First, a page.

I'm unable to show JUST ONE file from the output of ls using bash extended globbing.

From info bash

  If the `extglob' shell option is enabled using the `shopt' builtin,
several extended pattern matching operators are recognized.  In the
following description, a PATTERN-LIST is a list of one or more patterns
separated by a `|'.  Composite patterns may be formed using one or more
of the following sub-patterns:

     Matches zero or one occurrence of the given patterns.

     Matches zero or more occurrences of the given patterns.

     Matches one or more occurrences of the given patterns.

     Matches exactly one of the given patterns.

     Matches anything except one of the given patterns.


shops -s extglob

ls -l /boot/@(vmlinuz*)
-rw-r--r--  1 root root 1829516 Apr 21  2009 /boot/vmlinuz-2.6.9-89.EL
-rw-r--r--  1 root root 1700492 Apr 21  2009 /boot/vmlinuz-2.6.9-89.ELsmp

ls -l /boot/?(vmlinuz*)
-rw-r--r--  1 root root 1829516 Apr 21  2009 /boot/vmlinuz-2.6.9-89.EL
-rw-r--r--  1 root root 1700492 Apr 21  2009 /boot/vmlinuz-2.6.9-89.ELsmp

How do I show only ONE file?

  • 1
    What are you trying to achieve? This sounds like an X-Y problem... – jasonwryan Nov 19 '14 at 2:46
  • 2
    "occurrence" in this context means occurrence of the pattern in a single filename not occurrence in the directory of filenames matching the pattern – steeldriver Nov 19 '14 at 2:50
up vote 2 down vote accepted

Bash has no feature to expand just one match out of many.

The pattern @(foo) matches just one occurrence of the pattern foo. That is, it matches foo, but not foofoo. This syntactic form is useful to build or patterns like @(foo|bar), which matches either foo or bar. It can be used as part of longer patterns like @(foo|bar)-*.txt, which matches foo-hello.txt, foo-42.txt, bar-42.txt, etc.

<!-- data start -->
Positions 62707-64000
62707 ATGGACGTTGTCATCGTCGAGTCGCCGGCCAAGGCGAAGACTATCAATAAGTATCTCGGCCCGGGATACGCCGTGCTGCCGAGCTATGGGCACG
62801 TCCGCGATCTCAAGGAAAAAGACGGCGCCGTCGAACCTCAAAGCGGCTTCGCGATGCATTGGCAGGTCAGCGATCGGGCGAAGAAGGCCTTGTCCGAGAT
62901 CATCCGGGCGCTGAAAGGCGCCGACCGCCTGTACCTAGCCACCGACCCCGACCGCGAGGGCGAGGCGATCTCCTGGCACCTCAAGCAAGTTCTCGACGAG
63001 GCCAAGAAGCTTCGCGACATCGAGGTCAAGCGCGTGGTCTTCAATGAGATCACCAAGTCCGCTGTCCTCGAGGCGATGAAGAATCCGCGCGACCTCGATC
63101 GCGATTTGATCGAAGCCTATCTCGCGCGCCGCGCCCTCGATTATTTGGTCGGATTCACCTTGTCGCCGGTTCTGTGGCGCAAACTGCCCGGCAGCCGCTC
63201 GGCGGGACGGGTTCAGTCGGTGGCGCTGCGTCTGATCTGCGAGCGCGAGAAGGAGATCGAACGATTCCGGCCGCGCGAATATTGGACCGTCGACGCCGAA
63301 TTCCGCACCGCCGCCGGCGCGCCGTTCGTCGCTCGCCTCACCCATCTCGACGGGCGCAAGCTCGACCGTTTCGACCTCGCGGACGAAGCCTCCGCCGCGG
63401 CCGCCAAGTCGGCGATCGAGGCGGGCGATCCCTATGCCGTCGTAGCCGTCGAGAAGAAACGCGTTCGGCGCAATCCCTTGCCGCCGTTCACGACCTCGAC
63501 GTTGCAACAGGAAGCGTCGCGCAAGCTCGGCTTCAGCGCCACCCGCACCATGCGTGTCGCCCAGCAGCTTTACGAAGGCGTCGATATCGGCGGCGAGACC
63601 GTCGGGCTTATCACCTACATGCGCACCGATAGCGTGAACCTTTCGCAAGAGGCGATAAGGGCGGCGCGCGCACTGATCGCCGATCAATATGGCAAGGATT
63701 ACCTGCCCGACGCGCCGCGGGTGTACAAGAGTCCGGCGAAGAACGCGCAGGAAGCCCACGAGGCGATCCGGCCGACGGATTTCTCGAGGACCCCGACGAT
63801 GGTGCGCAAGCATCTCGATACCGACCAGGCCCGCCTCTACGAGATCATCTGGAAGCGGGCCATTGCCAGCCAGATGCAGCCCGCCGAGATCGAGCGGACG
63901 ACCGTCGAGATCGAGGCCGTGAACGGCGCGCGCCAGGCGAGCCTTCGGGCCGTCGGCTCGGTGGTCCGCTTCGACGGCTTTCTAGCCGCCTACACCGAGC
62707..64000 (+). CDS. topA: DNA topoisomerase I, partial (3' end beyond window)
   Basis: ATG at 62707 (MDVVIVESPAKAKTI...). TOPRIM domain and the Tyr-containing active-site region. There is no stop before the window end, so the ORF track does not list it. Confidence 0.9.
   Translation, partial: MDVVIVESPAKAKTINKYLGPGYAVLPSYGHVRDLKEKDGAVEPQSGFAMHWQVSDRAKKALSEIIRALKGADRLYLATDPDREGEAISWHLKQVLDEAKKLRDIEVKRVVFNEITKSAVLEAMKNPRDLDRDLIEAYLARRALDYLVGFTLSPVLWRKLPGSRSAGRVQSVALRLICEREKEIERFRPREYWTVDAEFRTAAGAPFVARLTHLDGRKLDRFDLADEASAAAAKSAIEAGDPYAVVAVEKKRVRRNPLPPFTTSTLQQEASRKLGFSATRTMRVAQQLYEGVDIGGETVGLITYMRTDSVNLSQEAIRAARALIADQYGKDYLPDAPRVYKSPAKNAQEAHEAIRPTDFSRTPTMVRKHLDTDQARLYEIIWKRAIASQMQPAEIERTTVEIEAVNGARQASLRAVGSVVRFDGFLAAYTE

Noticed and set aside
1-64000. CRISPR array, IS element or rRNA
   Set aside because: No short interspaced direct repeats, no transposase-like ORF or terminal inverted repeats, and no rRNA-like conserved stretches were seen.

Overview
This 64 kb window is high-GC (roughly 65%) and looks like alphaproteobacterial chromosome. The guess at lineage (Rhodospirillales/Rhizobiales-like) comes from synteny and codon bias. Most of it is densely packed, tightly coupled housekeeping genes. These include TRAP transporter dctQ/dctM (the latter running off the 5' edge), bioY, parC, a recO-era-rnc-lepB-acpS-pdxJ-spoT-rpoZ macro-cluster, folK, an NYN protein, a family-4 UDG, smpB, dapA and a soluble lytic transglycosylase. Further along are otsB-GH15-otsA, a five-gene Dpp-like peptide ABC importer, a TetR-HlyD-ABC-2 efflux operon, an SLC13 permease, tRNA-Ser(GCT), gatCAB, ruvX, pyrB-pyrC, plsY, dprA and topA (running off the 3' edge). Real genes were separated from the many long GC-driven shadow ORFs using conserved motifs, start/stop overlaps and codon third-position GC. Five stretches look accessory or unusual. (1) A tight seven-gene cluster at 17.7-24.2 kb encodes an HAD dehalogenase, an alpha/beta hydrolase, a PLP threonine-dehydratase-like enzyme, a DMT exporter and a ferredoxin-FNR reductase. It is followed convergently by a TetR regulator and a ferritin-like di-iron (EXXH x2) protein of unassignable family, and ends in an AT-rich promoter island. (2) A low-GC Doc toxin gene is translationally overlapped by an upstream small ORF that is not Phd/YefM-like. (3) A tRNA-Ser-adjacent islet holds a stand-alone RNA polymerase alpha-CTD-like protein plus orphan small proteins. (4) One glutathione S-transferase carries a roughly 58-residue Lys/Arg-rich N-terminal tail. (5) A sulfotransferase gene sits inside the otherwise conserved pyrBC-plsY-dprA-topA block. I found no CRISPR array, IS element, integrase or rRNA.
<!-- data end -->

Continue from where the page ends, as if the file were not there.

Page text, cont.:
If you want to use one match among many, you can put the matches in an array, and then use an element of the array.

ls -l "${kernels[0]}"

Matches are always sorted in lexicographic order, so this will print the first match in lexicographic order.

Note that if the pattern doesn't match any file, you'll get an array containing a single element which is the unchanged pattern:

$ a=(doesnotmatchanything*)
$ ls -l "${a[0]}"
ls: cannot access doesnotmatchanything*: No such file or directory

Set the nullglob option to get an empty array instead.

shopt -s nullglob
if ((${#kernels[@]} == 0)); then
  echo "No kernels here"
  echo "One of the ${#kernels[@]} kernels is ${kernels[0]}"

Zsh has convenient features here. The glob qualifier [NUM] causes the pattern to expand to only the NUMth match; the variant [NUM1,NUM2] expands to the NUM1th through NUM2th matches (starting at 1).

% ls -l vmlinuz*([1])
lrwxrwxrwx 1 root root 26 Nov 15 21:12 vmlinuz -> vmlinuz-3.16-0.bpo.3-amd64
% ls -l nosuchfilehere*([1])
zsh: no matches found: nosuchfilehere*([1])

The glob qualifier N causes the pattern to expand to an empty list if no file is matched.

if ((#kernels)); then
  ls -l $kernels
  echo "No kernels here"

The glob qualifier om sorts matches by increasing age instead of by name (m is for modification time); Om sorts by decreasing age . So vmlinuz*(om[1]) expands to the most recent kernel file.

"one match" doesn't mean what you think it does. It means one match within the pattern, not to only return one file. ls doesn't have any options like that. Normally, people do things like ls |head -1 or similar.

  • 2
    +1 An example of the proper use of @ would be @(foo|bar).txt to match foo.txt or bar.txt but not any other file. – chepner Nov 19 '14 at 4:09
  • What I want to achieve is to return just one result from the vmlinuz* glob. Can this be achieved in Bash, without external tools? – Felipe Alvarez Nov 19 '14 at 6:32

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